When we state that the known fossil mollusca are considerably more numerous than those which now live on the earth, it appears at first sight that our knowledge is very complete, but this is far from being the case. The species have been continually changing throughout geological time, and at each period have probably been as numerous as they are now. If we divide the fossiliferous strata into twelve great divisions —the Pliocene, Miocene, Eocene, Cretaceous, Oolite, Lias, Trias, Permian, Carboniferous, Devonian, Silurian, and Cambrian,—we find not ordy that each has a very distinct and characteristic molluscan fauna, but that the different subdivisions often present a widely different series of species; so that although a certain number of species are common to two or more of the great divisions, the totality of the species that have lived upon the earth must be very much more than twelve times—perhaps even thirty or forty times—the number now living. In like manner, although the species of fossil mammals now recognised by more or less fragmentary fossil remains may not be much less numerous than the living species, yet the duration of existence of these was comparatively so short that they were almost completely changed, perhaps six or seven times, during the Tertiary period; and this is certainly only a fragment of the geological time during which mammalia existed on the globe.
There is also reason to believe that the higher animals were much more abundant in species during past geological epochs than now, owing to the greater equability of the climate which rendered even the arctic regions as habitable as the temperate zones are in our time.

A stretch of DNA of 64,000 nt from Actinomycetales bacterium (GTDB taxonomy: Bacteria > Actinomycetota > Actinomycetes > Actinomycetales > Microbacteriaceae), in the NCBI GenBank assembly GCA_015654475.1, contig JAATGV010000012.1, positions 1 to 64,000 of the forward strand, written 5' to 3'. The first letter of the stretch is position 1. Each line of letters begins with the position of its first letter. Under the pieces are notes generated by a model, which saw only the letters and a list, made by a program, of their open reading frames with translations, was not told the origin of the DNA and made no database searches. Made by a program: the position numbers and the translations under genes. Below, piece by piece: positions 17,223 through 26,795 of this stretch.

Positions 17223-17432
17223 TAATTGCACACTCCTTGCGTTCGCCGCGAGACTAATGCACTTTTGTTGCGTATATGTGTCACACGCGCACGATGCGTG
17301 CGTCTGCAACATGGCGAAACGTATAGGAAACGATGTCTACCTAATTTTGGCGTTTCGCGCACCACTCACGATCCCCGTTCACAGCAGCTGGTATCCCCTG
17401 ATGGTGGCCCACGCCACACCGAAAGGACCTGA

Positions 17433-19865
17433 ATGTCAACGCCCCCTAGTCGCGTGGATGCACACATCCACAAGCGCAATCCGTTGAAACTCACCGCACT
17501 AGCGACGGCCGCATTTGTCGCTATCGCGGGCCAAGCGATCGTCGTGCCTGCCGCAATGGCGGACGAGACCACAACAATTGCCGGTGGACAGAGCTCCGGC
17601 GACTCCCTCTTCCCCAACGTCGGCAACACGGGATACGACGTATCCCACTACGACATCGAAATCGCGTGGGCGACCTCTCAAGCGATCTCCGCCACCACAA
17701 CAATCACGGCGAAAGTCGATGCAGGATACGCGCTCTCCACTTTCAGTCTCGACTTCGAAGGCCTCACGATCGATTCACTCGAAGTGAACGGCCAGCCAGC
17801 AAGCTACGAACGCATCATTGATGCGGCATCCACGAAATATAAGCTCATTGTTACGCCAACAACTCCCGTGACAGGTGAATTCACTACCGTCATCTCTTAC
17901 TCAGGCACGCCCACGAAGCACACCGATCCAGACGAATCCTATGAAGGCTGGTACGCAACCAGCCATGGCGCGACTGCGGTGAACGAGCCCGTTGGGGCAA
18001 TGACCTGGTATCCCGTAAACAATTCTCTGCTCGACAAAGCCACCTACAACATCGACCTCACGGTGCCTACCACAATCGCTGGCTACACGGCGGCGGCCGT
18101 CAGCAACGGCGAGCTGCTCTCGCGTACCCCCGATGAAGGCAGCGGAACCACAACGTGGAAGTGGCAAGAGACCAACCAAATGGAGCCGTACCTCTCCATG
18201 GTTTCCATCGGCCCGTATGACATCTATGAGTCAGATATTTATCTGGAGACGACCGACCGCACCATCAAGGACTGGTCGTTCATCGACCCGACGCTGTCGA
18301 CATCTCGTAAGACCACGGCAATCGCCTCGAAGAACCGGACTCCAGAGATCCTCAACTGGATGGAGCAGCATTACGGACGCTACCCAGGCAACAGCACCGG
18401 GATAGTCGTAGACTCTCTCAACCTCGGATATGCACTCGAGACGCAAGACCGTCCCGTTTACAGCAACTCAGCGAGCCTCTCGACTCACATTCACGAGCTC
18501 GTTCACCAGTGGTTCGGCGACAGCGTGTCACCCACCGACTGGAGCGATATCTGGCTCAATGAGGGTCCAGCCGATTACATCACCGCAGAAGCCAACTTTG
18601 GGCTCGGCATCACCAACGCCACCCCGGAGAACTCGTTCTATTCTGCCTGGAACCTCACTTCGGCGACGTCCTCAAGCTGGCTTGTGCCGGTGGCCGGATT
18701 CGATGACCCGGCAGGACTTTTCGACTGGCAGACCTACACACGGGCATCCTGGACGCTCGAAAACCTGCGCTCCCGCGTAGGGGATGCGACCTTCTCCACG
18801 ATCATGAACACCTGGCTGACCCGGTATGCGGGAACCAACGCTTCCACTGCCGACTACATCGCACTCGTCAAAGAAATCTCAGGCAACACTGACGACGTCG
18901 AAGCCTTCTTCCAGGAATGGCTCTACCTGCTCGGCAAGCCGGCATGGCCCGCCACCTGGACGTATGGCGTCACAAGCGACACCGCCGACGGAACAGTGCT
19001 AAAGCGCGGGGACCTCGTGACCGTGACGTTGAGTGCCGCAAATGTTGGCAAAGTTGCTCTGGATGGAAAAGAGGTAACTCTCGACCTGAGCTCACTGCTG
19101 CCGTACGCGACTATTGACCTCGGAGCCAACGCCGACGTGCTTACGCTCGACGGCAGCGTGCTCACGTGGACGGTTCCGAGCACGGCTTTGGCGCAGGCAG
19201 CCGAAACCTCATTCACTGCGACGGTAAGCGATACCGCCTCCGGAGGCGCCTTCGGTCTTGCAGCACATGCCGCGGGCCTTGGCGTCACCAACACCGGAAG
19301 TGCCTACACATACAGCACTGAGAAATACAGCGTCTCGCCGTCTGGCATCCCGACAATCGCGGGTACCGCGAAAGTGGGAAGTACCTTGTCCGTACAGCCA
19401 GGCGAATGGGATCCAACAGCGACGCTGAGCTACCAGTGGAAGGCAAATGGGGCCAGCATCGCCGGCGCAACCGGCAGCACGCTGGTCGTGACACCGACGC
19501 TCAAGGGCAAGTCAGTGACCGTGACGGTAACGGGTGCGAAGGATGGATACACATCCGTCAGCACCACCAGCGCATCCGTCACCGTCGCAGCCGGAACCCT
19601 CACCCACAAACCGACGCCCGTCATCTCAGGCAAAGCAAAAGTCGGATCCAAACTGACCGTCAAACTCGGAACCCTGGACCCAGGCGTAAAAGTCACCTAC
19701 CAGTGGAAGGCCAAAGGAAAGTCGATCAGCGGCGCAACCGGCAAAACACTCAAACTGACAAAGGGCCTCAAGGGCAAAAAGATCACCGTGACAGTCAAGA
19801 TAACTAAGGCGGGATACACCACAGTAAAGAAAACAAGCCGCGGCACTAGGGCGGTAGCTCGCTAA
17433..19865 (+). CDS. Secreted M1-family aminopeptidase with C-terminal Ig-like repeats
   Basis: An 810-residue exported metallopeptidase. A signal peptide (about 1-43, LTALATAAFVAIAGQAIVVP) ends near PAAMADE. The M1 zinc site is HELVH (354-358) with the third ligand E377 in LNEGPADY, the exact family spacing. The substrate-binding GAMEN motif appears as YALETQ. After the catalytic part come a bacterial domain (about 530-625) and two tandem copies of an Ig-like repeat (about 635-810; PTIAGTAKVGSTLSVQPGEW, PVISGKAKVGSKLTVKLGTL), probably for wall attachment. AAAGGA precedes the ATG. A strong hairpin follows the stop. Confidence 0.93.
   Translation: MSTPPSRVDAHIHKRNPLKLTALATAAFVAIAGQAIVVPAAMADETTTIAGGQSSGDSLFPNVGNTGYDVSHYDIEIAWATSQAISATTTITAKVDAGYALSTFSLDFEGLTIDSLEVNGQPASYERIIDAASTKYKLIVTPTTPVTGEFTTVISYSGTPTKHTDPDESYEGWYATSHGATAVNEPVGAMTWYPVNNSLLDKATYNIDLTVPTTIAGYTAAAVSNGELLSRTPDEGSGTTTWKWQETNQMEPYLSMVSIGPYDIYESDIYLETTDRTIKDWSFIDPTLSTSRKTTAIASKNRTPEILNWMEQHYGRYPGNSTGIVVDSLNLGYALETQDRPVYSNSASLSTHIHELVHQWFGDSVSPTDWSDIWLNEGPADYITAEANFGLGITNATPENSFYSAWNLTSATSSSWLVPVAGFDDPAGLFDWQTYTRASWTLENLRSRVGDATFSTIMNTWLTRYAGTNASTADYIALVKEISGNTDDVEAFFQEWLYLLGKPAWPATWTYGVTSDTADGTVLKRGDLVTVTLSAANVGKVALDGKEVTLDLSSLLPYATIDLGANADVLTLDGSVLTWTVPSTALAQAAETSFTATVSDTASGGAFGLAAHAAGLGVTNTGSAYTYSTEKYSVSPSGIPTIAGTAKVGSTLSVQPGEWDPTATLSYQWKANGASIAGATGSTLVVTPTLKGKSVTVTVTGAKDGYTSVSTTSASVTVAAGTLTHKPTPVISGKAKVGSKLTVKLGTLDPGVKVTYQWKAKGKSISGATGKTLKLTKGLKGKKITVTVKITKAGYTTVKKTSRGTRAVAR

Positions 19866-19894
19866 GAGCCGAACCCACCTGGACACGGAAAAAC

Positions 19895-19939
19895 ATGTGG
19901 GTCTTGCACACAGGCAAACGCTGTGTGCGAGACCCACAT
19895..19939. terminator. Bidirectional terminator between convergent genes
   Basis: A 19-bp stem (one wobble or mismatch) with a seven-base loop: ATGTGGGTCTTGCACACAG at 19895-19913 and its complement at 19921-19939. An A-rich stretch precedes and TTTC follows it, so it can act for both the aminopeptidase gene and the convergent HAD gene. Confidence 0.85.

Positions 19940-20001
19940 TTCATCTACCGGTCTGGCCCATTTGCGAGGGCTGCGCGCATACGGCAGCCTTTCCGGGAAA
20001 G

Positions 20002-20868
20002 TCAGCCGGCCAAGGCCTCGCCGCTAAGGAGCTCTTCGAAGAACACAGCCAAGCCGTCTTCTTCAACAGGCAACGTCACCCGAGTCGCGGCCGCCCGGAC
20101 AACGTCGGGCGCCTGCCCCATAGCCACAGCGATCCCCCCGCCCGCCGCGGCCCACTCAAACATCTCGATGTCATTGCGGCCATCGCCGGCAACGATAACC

The same equable climate would probably cause a more uniform distribution of moisture, and render what are now desert regions capable of supporting abundance of animal life. This is indicated by the number and variety of the species of large animals that have been found fossil in very limited areas which they evidently inhabited at one period. M. Albert Gaudry found, in the deposits of a mountain stream at Pikermi in Greece, an abundance of large mammalia such as are nowhere to be found living together at the present time. Among them were two species of Mastodon, two different rhinoceroses, a gigantic wild boar, a camel and a giraffe larger than those now living, several monkeys, carnivora ranging from martens and civets to lions and hysenas of the largest size, numerous antelopes of at least five distinct genera, and besides these many forms altogether extinct. Such were the great herds of Hipparion, an ancestral form of horse; the Helladotherium, a huge animal bigger than the giraffe; the Ancylotherium, one of the Edentata; the huge Dinotherium; the Aceratherium, allied to the rhinoceros; and the monstrous Chalicotherium, allied to the swine and ruminants, but as large as a rhinoceros; and to prey upon these, the great Machairodus or sabre-toothed tiger. And all these remains wero found in a space 300 paces long by 60 paces broad, many of the species existing in enormous quantities.